The Coast Guard has gathered evidence it failed to follow its own firefighting policy during the Deepwater Horizon disaster and is investigating whether the chaotic spraying of tons of salt water by private boats contributed to sinking the ill-fated oil rig, according to interviews and documents.
Coast Guard officials told the Center for Public Integrity that the service does not have the expertise to fight an oil rig fire and that its response to the April 20 explosion may have broken the service’s own rules by failing to ensure a firefighting expert supervised the half-dozen private boats that answered the Deepwater Horizon’s distress call to fight the blaze.
An official maritime investigation led by Coast Guard Capt. Hung M. Nguyen in New Orleans is examining whether the salt water that was sprayed across the burning platform overran the ballast system that kept the rig upright, changing its weight distribution, and causing it to list.
In light of this, questions are also being asked about President Obama’s deep cuts in Coast Guard funding.
Here’s an indication of how seriously the Democratic leadership takes Charles Rangel’s (D-NY) criminal conduct:
Democratic leaders and major party donors plan to hold a lavish 80th birthday gala for Rep. Charles Rangel (D-N.Y.) at The Plaza Hotel in Manhattan next month, despite 13 ethics charges pending against the veteran lawmaker.
Lobbyists and other party donors received invitations this week to join Sens. Charles Schumer (D-N.Y.) and Kirsten Gillibrand (D-N.Y.) and New York Gov. David Paterson (D) at one of New York’s finest hotels to celebrate Rangel’s birthday.
Gubernatorial candidate Andrew Cuomo and New York Mayor Michael Bloomberg are also listed as featured guests, according to an invitation viewed by The Hill.
The Washington Post reports:
The Obama administration is seeking to make it easier for the FBI to compel companies to turn over records of an individual’s Internet activity without a court order if agents deem the information relevant to a terrorism or intelligence investigation. . .
The administration wants to add just four words — “electronic communication transactional records” — to a list of items that the law says the FBI may demand without a judge’s approval. Government lawyers say this category of information includes the addresses to which an Internet user sends e-mail; the times and dates e-mail was sent and received; and possibly a user’s browser history. It does not include, the lawyers hasten to point out, the “content” of e-mail or other Internet communication.
Of course, the government can already demand to know who you are talking to on the phone. That’s troubling, to be sure, but at least there is a limit to what they can learn from that, because there is a sharp distinction between the phone number and the content of the call. For electronic communications, such a distinction is very hard to maintain. For many communications (e.g., web browsing, or friend requests), the recipient of the message is the entire substance of the message.
Will those on the left who condemned the Bush administration’s policy on phone records step up to condemn this far-worse overreach? We will see who was honest, and who was just scoring political points.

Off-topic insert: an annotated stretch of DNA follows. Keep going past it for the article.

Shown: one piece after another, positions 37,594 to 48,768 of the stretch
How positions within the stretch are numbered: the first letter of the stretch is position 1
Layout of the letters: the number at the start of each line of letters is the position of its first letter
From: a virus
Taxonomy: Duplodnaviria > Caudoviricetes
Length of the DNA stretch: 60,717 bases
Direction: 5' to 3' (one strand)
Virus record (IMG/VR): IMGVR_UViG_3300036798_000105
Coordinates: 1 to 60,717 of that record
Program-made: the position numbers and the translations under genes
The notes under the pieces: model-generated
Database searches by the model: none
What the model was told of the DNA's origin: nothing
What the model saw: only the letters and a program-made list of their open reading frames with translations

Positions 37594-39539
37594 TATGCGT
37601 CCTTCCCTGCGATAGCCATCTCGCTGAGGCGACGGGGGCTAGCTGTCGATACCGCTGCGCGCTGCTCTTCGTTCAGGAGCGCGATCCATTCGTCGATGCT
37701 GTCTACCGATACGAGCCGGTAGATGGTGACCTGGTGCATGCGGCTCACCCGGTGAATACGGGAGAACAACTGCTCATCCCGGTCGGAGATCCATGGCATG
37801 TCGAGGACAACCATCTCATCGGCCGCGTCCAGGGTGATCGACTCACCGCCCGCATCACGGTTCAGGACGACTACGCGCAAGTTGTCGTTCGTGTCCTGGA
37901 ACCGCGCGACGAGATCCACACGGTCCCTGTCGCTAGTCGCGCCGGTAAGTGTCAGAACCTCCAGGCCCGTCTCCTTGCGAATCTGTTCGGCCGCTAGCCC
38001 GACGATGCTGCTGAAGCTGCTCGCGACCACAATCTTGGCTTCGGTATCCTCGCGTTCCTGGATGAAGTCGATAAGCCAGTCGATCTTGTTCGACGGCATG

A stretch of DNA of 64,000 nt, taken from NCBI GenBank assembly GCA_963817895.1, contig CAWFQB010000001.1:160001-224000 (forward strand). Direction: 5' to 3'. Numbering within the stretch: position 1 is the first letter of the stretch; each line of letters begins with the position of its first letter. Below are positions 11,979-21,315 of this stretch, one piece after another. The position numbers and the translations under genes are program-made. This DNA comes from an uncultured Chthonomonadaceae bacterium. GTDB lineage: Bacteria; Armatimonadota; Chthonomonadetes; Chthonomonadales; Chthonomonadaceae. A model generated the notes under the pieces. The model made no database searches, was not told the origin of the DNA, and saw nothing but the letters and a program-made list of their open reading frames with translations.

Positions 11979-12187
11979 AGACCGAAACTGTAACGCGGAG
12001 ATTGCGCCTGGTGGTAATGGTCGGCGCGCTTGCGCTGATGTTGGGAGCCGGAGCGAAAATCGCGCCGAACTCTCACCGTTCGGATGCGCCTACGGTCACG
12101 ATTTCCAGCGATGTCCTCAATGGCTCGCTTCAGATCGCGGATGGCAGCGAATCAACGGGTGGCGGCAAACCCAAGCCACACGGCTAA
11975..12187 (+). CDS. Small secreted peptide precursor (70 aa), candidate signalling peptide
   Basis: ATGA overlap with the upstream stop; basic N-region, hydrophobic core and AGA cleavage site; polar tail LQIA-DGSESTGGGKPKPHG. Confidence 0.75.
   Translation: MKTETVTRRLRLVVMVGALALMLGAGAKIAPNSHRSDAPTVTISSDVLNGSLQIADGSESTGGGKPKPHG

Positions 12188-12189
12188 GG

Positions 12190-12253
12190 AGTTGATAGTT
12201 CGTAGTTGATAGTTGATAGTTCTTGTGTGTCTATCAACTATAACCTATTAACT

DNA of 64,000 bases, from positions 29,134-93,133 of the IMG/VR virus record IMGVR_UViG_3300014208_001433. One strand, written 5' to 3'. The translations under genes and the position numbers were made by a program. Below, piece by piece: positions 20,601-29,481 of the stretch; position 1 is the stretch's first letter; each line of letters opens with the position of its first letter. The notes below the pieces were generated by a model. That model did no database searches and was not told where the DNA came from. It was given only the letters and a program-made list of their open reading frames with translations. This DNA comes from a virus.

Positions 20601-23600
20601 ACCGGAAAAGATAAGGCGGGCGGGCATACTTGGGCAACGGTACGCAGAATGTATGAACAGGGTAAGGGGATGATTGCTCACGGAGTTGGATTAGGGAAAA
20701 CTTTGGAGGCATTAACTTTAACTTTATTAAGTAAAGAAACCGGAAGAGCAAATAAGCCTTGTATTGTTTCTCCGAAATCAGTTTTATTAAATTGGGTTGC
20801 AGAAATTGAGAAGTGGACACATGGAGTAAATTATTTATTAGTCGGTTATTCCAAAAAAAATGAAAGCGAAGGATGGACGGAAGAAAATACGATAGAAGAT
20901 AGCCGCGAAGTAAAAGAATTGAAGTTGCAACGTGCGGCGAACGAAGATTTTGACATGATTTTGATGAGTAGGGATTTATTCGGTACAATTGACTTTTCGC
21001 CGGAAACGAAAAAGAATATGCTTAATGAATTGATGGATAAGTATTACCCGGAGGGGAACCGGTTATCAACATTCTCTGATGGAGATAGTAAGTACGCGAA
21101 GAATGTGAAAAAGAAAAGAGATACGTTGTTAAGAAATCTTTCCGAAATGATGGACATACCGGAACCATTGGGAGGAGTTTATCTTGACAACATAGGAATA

(Via Hot Air.)
Brian Seltzer, a reporter for the New York Times, tweets:
While working on conservative press/race story (http://nyti.ms/90TtFE) I pulled Nielsen #’s for African American cable news viewership…
Fox, as we all know, has biggest audience in prime time. But among African Americans, it’s smallest– 29k vs. 134k for CNN, 145k for MSNBC.
Matt Lewis of Politics Daily rebuts:
This of course, played into the “Fox is racist” meme, and, not surprisingly, Stelter’s words were retweeted many times (and also inspired several media blogs to further discuss Fox News’ lack of diversity).
Interestingly, though, the media site where Stelter primarily blogs (New York Times’ Media Decoder) suffers from the lowest percentage of African-American readers (4.6%) when compared to comparable media sites like Mediaite (5.8%), Gawker (6.4%), Mediabistro (9.2%), etc., according to Nielsen Media Research.
That’s fair enough — people who live in glass houses shouldn’t throw stones — but I think it’s the wrong rebuttal.
More to the point: everyone knows that African-Americans tend to be strongly Democratic. Also, everyone knows that Fox News is right-leaning (only slightly, but perceived as more so). So it’s no surprise that African-Americans, like other predominantly Democratic groups, would not tend to be fans of Fox News. This is just a threadbare attempt to advance the failing idea that opposition to the Democrats is racist.
This smear doesn’t deserve to be taken seriously, but for a moment, let’s pretend it’s offered in good faith. We can all agree that it is racist to refuse to do business with any particular racial group. Fortunately, that kind of overt racism is all but stamped out in America today. What is suggested here is quite different. Seltzer is implying that when members of an underprivileged racial group decide not to partake of a business’s product as much as other racial groups do, that makes the business racist!
This is nonsense. A businessman sells a good or service that he thinks someone will buy. He doesn’t (or shouldn’t, anyway) care who that person is, as long as their money is good. Hardly any product will appeal to all demographics precisely equally. Were we to limit ourselves to such products, we would severely impoverish our society, thereby creating a bland, homogeneous marketplace in the name of “diversity”.